Stephen Bannon’s movie, The Undefeated, depicting Governor Palin’s political career to date has received a lot of praise. In case you’ve missed them, here are excerpts of some of the reviews that we’ve linked already:
No one can call Gov. Palin a political lightweight or unelectable and keep a straight face if they watch “The Undefeated” and acknowledge the facts on the screen. As the movie makes its way around the country, go ahead now and make that mental list of who you can take with you to watch. This is a chance for you to remove barriers and open eyes.
Putting emotion aside, the second thing this film does well is make the logical case for Palin to be taken seriously. Viewers who have never read “Sarah from Alaska” or “Going Rogue” may learn for the first time just how good she was as governor. Her short tenure as Governor of Alaska was remarkably strong (as the film points out, her approval rating was well over 80 percent when she was placed on the national ticket). Bannon spends a lot of time telling the story of Palin’s accomplishments as governor, and the truth is that few governors — even two-term governors — have ever had a better or more productive eighteen months than Palin had before her selection as McCain’s running mate. The film also does a good job explaining why Palin decided to step down. She lost a lot of folks when she made that decision — and the movie does a very good job of explaining her rationale.
Bannon has done more than simply document the policies and vision of Sarah Palin. He has highlighted a woman who has consistently and reliably stood for something from her first days as a city council member, a woman who took on everything from establishment candidates to oil companies to unethical behavior in the GOP. Sure, she talks bipartisanship, transparency, and fiscal responsibility, but unlike so many others, her policies have reflected those concepts from the start.
“The Undefeated” is a compelling, thought-provoking journey through the accomplishments of a competent, ambitious, principled woman who entered the political arena for the right reasons and has consistently cut through the nonsense to get things done. Perhaps most importantly, it is the story of a woman who has never been afraid to ruffle establishment feathers in order to do what’s right for her city, her state, or her country.
America needs to see this movie if, for no other reason, to know what a real leader looks like and acts like and to understand what Palin actually accomplished. America must begin to understand how violent and destructive the elitists that control information dissemination have become. We witness an absolute campaign of destruction of a squeaky clean, brilliant, accomplished champion of the people by bloodthirsty, jealous hyenas. And the craven complicity of the Republican establishment will drive legions away from the old guard and their Rovian mechanics. The Old Guard must stand down.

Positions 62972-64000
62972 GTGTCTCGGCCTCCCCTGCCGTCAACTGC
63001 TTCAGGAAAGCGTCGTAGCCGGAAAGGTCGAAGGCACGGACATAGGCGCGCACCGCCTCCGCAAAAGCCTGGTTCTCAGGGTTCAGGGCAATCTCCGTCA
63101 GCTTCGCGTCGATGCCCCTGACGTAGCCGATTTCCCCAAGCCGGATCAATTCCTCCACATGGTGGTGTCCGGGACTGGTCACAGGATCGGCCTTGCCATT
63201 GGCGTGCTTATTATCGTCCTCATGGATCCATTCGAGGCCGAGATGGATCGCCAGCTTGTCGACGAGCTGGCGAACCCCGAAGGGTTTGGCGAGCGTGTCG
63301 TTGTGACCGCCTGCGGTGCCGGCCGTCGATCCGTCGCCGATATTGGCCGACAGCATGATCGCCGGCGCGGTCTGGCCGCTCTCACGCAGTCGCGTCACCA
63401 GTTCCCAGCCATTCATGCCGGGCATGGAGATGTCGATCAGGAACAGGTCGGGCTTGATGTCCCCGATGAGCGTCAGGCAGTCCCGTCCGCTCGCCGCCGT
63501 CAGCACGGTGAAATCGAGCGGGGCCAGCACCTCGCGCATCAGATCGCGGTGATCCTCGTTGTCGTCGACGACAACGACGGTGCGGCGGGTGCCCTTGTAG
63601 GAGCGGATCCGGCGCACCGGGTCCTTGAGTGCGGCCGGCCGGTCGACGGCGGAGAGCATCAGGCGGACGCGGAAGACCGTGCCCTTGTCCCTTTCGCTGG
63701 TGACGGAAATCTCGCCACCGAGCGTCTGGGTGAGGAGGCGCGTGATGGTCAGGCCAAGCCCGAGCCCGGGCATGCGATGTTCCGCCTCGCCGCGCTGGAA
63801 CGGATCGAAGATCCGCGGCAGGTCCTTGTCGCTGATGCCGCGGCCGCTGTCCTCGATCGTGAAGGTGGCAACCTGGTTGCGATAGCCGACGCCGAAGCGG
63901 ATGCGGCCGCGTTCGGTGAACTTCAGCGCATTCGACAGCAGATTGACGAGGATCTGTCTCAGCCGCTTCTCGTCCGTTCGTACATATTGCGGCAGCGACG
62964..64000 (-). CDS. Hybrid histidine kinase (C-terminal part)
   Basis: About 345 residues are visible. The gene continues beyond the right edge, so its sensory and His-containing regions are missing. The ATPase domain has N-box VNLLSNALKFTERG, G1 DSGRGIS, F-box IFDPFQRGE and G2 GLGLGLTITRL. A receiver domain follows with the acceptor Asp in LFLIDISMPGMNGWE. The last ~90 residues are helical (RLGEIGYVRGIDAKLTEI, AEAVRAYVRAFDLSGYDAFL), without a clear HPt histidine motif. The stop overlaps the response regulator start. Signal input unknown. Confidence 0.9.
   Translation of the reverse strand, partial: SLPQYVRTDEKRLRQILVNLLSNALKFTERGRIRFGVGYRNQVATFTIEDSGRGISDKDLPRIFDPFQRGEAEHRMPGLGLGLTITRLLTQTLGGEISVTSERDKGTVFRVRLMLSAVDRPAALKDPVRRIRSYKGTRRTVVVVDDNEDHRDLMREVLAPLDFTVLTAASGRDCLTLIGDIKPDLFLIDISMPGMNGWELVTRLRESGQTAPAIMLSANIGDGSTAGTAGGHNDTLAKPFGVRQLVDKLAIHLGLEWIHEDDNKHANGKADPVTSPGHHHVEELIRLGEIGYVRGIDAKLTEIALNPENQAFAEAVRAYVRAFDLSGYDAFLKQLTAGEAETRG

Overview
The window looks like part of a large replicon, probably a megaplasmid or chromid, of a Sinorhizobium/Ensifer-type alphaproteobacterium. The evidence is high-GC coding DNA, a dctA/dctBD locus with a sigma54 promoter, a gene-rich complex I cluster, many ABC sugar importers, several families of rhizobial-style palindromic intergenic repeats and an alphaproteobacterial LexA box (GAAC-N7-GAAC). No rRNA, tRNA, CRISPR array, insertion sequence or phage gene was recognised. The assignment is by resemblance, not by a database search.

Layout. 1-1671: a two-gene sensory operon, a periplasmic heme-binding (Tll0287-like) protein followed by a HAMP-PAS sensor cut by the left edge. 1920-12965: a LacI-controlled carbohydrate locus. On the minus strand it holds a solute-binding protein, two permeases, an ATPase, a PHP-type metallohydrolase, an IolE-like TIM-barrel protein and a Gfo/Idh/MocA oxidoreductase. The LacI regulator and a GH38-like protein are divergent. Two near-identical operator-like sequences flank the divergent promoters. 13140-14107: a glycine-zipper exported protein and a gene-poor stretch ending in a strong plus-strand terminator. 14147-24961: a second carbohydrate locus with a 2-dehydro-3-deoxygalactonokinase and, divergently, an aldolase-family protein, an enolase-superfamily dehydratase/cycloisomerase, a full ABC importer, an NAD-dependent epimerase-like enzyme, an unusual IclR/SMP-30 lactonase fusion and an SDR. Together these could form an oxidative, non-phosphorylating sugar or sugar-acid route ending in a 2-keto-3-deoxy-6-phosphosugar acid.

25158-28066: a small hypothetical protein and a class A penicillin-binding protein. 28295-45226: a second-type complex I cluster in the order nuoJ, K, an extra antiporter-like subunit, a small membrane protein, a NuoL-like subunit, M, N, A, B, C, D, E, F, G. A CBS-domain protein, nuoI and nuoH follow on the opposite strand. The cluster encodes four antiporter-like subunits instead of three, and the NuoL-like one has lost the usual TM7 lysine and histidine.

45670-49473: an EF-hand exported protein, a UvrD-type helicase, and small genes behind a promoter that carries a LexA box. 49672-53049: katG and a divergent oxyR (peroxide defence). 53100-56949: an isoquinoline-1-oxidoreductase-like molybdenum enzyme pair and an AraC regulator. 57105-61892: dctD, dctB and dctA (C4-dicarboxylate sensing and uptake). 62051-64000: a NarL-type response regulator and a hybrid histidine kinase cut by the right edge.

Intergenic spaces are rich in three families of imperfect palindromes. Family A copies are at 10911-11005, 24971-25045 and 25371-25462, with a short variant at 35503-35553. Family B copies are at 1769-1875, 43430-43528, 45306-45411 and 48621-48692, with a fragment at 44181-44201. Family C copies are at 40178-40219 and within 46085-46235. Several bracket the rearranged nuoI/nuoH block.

Jan Crawford at CBS News:
Stephen Bannon, the movie’s creator, took on the project after Palin’s aides approached him late last year about making a series of videos on Palin. He proposed a movie instead, and he bankrolled it himself. The final product, which I saw last week in a screening for a few reporters, gives Palin the introduction she never really had when the Hockey mom from Wasilla became John McCain’s running mate in 2008.
By tracing her political rise in Alaska, her battles with Big Oil and the Republican establishment, and her accomplishments as governor, the movie argues one overriding point: Sarah Palin is a seasoned executive who is more than qualified to be President.
Another important facet of the third and final act is the coverage of Sarah Palin’s resignation as governor of Alaska in July of 2009. There has been much speculation about the reasons behind her decision and what, ultimately, will be the fallout. The Undefeated provides ample support for the idea that the seemingly endless barrage of junk ethic lawsuits filed against her left her no choice. Indeed, an underlying theme of the entire film is Sarah Palin’s devotion to Alaska, making the case that she resigned for the good of her beloved state. It may not have been the decision most politicians would have made, but Sarah Palin is most definitely not like most politicians.